Invited Speaker: Winter Mason
Title: Individual vs. Group Success in Social Networks
There are many times when individuals work independently to find a solution to a problem but share information about their progress along the way, such as companies innovating on the latest product, scientists searching for a cure to a disease, or inventors competing for an "X-prize". In these situations, when individuals are collectively searching for a solution to a problem, the flow of information between them can affect both how quickly the group finds the solution and who benefits the most. To study this situation, we had participants recruited from Amazon's Mechanical Turk play a game in which they were searching a hidden payoff function resembling a rugged landscape with a single global optimum, and were paid based on the points they earned. They could also see where three other players had explored and how much they earned, and were able to exactly copy these players' choices and rewards. Unknown to the participants, they were connected to each other in one of several pre-defined networks. For this type of problem we find decentralized networks are most beneficial for the group, although the best-performing position in a hierarchy does roughly as well as the average member in a decentralized network. Additionally, we find a social dilemma emerges, where it is individually advantageous to exploit previously found solutions, but better for the group if individuals explore.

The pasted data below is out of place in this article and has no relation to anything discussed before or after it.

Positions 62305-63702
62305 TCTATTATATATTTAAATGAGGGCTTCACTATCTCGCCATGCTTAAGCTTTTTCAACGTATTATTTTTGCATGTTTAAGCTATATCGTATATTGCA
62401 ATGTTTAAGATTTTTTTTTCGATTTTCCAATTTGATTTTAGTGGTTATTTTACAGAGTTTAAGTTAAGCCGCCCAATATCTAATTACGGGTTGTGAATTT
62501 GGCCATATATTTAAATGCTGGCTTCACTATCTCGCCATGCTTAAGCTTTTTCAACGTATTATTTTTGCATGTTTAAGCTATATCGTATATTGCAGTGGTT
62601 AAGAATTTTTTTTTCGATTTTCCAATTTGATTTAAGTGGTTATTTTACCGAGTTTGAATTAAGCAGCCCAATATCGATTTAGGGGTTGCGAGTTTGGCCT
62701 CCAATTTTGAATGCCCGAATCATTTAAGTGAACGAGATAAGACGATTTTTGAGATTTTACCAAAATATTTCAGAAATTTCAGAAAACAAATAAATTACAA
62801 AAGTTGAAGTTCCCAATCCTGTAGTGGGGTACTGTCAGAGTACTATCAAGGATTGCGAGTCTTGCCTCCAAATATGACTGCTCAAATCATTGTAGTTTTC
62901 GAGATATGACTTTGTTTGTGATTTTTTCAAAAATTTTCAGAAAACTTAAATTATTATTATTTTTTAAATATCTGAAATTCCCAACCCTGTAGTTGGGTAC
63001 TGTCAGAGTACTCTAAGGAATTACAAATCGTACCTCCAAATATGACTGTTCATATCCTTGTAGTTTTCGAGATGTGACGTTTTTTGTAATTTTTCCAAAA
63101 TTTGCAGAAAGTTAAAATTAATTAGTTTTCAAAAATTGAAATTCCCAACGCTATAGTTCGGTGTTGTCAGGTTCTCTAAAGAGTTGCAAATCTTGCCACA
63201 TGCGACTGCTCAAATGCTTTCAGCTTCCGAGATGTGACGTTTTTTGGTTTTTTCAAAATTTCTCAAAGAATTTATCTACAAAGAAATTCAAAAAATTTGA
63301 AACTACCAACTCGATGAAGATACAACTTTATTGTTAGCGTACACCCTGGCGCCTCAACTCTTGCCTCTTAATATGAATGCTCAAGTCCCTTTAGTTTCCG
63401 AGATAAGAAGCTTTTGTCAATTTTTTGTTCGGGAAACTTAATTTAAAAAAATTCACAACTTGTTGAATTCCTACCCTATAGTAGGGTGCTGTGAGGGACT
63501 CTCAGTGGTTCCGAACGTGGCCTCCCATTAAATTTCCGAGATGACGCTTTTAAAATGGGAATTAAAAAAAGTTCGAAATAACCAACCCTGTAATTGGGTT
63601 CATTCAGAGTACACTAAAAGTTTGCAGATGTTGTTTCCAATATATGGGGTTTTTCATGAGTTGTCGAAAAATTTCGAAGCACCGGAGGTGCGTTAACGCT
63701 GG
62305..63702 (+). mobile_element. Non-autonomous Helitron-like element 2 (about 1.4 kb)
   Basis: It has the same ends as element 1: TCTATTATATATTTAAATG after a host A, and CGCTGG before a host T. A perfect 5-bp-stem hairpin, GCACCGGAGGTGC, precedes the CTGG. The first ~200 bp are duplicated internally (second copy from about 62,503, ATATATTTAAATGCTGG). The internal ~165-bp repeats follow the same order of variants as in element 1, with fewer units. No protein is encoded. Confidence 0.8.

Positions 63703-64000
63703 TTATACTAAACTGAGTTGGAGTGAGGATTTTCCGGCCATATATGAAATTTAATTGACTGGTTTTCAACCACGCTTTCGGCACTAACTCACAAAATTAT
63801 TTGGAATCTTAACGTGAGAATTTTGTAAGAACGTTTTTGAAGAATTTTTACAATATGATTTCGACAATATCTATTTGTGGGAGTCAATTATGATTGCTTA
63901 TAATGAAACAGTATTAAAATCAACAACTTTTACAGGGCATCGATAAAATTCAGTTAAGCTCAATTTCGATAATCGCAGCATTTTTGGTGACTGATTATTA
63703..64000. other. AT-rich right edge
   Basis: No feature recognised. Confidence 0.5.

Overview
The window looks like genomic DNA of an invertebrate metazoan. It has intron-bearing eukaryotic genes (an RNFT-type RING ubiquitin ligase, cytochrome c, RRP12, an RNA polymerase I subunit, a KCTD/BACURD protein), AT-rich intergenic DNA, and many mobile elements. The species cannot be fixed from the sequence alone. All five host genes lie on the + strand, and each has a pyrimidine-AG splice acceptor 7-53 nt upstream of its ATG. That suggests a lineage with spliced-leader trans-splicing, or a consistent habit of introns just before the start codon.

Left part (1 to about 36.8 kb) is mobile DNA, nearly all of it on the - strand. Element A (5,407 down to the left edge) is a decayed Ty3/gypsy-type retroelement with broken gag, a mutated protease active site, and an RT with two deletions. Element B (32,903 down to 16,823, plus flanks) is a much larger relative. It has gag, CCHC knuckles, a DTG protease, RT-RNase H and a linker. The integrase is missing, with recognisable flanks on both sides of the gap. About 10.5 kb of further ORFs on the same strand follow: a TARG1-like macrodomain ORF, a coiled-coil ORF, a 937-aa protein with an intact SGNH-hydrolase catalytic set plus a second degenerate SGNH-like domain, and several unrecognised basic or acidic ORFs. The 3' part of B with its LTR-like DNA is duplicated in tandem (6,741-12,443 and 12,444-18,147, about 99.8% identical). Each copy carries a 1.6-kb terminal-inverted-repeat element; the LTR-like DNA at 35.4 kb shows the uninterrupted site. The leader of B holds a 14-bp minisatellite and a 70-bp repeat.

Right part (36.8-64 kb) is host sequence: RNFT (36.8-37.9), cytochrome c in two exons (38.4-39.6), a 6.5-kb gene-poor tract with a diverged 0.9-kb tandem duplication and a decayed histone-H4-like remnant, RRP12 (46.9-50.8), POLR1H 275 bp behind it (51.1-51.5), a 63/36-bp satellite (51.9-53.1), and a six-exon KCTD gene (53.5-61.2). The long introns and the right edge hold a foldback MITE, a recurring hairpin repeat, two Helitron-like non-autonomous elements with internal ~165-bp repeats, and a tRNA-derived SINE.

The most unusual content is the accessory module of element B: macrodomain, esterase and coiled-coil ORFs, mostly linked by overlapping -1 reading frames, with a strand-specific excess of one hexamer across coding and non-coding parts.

Winter Mason received a B.S. in Psychology from University of PIttsburgh in 1999 and a Ph.D. in Cognitive Science and Social Psychology from Indiana University in 2007. For the past 3 years he has worked as a post-doctoral fellow at Yahoo! Research in the Human Social Dynamics group.